The cast of characters in this book were all memorable and I have to admit my favourite character was not in fact Waldo, but Alice, a young succubi that had spent her whole life as a barmaid. She was a breath of fresh air through the mire of stereotypical heroines, and is definitely one of my favourite characters I've read recently. She was so sweet, naive and down-to-earth, but stood up for herself when it was needed. I loved the exchanges she had between herself and Waldo; it was during those times that I laughed the hardest.

As much I..

..loved the book, it wasn't perfect. There were some flaws I found which were:

  • There's a lot of information dumped on you at the early stages of the book. I understand that the author is trying to build the foundations of his book, which looks like the first of many, but it still left me feeling a bit inattentive towards those chucks of text. I realise he wanted to thoroughly introduce his world and characters, but I would have liked the information spread out a bit more evenly. 

  • I enjoyed the storyline, it was just that not a lot happened in the book. At the possibility of divulging too much here; Waldo left his home and visited a small town before going on to visit a couple more cities. That was it. His journey went from A to B to C, with a lot of travelling in between. I just felt that there wasn't as much action or character development from a book that was 495 pages long. It's clear to me that the author wants to draw the story out and that there's going to be quite a few books in the series. A belief that is backed up from a prophecy in the book that eludes to Waldo being away on his quest for roughly five years. To my estimate the first book spanned something like a month into his adventure, so there's definitely a lot more to read and you get the feeling that this only the tip of the ice berg.

  • The ending concluded kind of abruptly and I would have liked to have seen it finish with a bit more resolution.

  • This is a self published novel and whilst reading it, I did spot the occasional typo and there was one paragraph in which a character's name changed momentarily. It wasn't hugely annoying or glaring, and in no way detracted from the overall quality of the book.


This is a wonderfully entertaining book that pokes fun at itself. Nelson Chereta has a unique talent at writing witty dialogue and engaging characters. He also has that rare gift that manages to successfully infuse humour into the story, without cheapening it.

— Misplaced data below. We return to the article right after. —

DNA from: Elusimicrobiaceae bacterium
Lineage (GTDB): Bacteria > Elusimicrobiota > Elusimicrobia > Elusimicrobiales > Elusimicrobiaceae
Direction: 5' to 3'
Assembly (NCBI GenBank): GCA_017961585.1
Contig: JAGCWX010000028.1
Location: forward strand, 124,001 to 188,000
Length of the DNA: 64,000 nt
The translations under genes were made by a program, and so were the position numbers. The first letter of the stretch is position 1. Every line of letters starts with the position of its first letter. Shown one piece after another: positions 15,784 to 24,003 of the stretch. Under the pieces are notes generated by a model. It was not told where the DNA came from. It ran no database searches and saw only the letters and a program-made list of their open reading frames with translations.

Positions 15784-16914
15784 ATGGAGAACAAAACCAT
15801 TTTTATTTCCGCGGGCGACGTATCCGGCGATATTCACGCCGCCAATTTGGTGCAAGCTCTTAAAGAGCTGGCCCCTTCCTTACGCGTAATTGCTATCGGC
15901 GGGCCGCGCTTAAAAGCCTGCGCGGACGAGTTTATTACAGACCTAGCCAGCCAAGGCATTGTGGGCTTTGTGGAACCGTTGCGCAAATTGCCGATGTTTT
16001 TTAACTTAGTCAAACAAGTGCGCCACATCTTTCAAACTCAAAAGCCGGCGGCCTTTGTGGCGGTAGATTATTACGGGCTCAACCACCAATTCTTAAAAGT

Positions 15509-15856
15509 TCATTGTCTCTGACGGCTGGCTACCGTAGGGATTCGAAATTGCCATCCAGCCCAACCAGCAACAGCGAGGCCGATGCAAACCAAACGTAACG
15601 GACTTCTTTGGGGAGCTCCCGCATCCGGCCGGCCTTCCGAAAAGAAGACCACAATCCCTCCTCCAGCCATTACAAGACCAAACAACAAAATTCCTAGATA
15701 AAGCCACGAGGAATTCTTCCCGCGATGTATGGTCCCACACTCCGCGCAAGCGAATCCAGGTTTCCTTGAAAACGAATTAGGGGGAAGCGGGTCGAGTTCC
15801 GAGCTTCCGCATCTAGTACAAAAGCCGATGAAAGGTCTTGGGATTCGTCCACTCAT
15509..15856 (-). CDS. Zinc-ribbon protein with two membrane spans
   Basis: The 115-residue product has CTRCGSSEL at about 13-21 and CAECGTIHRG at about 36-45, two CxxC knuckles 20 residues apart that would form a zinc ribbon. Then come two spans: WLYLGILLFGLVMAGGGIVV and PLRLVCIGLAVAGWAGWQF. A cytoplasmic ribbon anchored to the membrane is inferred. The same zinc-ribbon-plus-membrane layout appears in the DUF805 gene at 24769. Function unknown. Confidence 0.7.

I can without doubt say that this is one of the funniest, cleverest fantasy books I've had the pleasure to read. I finished the book within one day and I was really sad to see it end. Now I'm tapping my fingers waiting for the sequel. 

I wholeheartedly recommend this book to all fantasy fans, especially those of you who enjoy witty, dark humour.

Out of 10 Stars:

8 Stars

Buy it here:

Amazon US

*Update (6/4/14): The sequel will be out on Amazon - April 19th 2014 (can't wait!). 

Tuesday 7 January 2014

The Tattered Banner

Next book for review is The Tattered Banner by Duncan M.Hamilton.

Front Cover


Unique talent always attracts attention... 
In a world where magic is outlawed, ability with a sword is prized above all else. For Soren this means the chance to live out his dreams. 
Plucked from a life of privation, he is given a coveted place at Ostenheim's Academy of Swordsmanship, an opportunity beyond belief. 
Opportunity is not always what it seems however, and gifts rarely come without conditions. Soren becomes an unwitting pawn in a game of intrigue and treachery that could cost him not just his dreams, but also his life.

My Opinion

After reading the blurb you're probably thinking this is your standard fantasy book in which the hero goes through the usual dramas of school, and you wouldn't necessarily be wrong with this one, as there are the usual cliches, but not as expansive as you might think. 

The story is based on a young man called Soren. At the start of the book he's a homeless street urchin, who relies on stealing to live. Soren is quick, agile and has a natural affinity to sword fighting. His raw talent with a sword is spotted by an influential nobleman and sponsors him to go to a special academy, which trains young men to become capable swordsmen.

As main characters go, I liked Soren. He wasn't your typical hero in that he had indomitable sense of justice, and he wasn't an anti-hero either. He was just himself and made good and bad decisions. 

The story moved from arc to arc at a quick pace. Perhaps, a little too fast for my preference, as I felt that there wasn't enough depth in the storyline for me to digest. The author introduced some heavy topics into the book, but due to the blistering pace of the book it didn't really evoke any critical emotions in me and it felt like just words on a page.

The book is told throughout in Soren POV and whilst it did help in developing his character, it left the other characters sitting on the fence. The result was that the secondary characters felt... well, secondary and I felt indifferent to whether or not they lived.

One last positive...

I liked the fact that the author didn't spend the whole book on the monotonous day to day routines of school and the drama associated with it.

One last negative...

The beginning of the book felt a bit stilted. Some of the sentences were awkward to read and didn't flow well. However, as the book progressed, the writing improved remarkably and it was a clear case of the author growing in confidence.


An enjoyable book with a very likeable character in Soren. He's the type of main character that I like to read - pragmatic and intelligent.

Out of 10 Stars:

6 Stars


Buy it here: